So.... a Security resolution could pass with all 5 "Vetos" voting nay and things would get done? You must have the buy of those powers for any action to have "teeth".


Oh please give me a break! I'm not writing the UN Voting System. You want me to, give me a few days and I'll reform the entire organization if you want.



posted on Sep, 2 2006 @ 07:09 PM
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Sorry, not trying to bust your chops, just pointing out flaws in your reccomendations. You have to have a majority at least of the permanent members agreeing to have get anything done.



posted on Sep, 2 2006 @ 07:23 PM
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Originally posted by pavil
Sorry, not trying to bust your chops, just pointing out flaws in your reccomendations. You have to have a majority at least of the permanent members agreeing to have get anything done.


Obviously there are flaws, these are not thought out reccomendations. If I had to, I'll rewrite the entire EU Consitution just to get them to agree to ratify it.



posted on Sep, 2 2006 @ 07:46 PM
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Originally posted by Long Lance

Is the concept sound? imho, monoplized power on a global scale == world government. is their execution remotely accebtable? you be the judge. considering the severity of their 'mistakes' i think it's only fair to question the entire organisation, isn't it?

Somebody earlier asked me what I was talking about when I made my 'bus' comparison.
I Think Lance here understands what I was saying tho.
The UN is a VEHICLE being used to TRANSPORT us into a ONE WORLD GOVERNMENT. If you dont see the dangers of a one world government then I suggest you remember that the last person to want one of these openly was none other than Adolph Hitler.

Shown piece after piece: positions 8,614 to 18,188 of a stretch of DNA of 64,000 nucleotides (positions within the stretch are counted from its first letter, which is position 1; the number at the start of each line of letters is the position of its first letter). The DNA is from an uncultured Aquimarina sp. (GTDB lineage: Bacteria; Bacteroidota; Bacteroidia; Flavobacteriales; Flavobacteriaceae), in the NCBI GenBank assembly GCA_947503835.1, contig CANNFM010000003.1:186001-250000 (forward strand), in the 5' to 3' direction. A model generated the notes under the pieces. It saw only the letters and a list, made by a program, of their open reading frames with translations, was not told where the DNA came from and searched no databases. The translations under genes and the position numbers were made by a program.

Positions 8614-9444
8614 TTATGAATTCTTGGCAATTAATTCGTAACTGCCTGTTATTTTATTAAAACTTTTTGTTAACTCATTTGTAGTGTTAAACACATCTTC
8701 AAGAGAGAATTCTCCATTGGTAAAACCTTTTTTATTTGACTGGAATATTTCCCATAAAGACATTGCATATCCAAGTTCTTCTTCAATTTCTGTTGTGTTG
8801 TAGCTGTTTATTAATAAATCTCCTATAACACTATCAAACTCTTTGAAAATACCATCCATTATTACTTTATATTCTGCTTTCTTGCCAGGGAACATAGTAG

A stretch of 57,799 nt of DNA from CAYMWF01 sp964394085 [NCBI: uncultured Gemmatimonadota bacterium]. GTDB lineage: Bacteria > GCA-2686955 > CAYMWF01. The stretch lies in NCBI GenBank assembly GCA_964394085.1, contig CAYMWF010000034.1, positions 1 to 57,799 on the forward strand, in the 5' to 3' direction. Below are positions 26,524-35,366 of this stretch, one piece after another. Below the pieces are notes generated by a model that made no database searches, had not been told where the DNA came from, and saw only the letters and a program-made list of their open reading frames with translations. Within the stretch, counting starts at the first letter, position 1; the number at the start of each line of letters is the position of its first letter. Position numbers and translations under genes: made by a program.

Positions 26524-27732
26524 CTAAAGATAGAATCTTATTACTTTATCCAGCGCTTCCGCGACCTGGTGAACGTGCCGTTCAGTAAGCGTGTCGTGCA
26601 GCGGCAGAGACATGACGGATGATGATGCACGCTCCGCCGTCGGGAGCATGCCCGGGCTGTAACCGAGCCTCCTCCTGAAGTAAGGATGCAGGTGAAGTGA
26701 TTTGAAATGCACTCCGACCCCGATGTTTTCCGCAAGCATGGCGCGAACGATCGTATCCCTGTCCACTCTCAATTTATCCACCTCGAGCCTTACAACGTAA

Arent you glad that he didnt succeed? I sure know I am!
Now some may say the UN isnt about a one world government, and my retort would be simply that Hitler openly admitted what he wanted, the UN doesnt.
Which is scarier? The killer that tells you he is gonna get you, or the killer that tells you he is your friend?
Am I making any sense to anybody this time?



[edit on 2-9-2006 by 11Bravo]



posted on Sep, 2 2006 @ 08:22 PM
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Originally posted by 11Bravo

Originally posted by Long Lance

Is the concept sound? imho, monoplized power on a global scale == world government. is their execution remotely accebtable? you be the judge. considering the severity of their 'mistakes' i think it's only fair to question the entire organisation, isn't it?

Somebody earlier asked me what I was talking about when I made my 'bus' comparison.
I Think Lance here understands what I was saying tho.
The UN is a VEHICLE being used to TRANSPORT us into a ONE WORLD GOVERNMENT. If you dont see the dangers of a one world government then I suggest you remember that the last person to want one of these openly was none other than Adolph Hitler.
Arent you glad that he didnt succeed? I sure know I am!
Now some may say the UN isnt about a one world government, and my retort would be simply that Hitler openly admitted what he wanted, the UN doesnt.
Which is scarier? The killer that tells you he is gonna get you, or the killer that tells you he is your friend?
Am I making any sense to anybody this time?
[edit on 2-9-2006 by 11Bravo]


The killer who tells me he is going to kill me is more scarier than the killer who tells me he is my friend as I don't know he is the killer. I hope you understood that.

But anyway. The UN as a one world government? It is far from it, in fact they are only at step one and has been at step one for 60 years (forming a union). There is so much that needs to be done that the chances 192 countries are going to agree to such things is unlikely. As for using the UN as some "vehicle" to "transport" us to a one-world government, can you explain?

I know this post is off topic, but I'm just curious.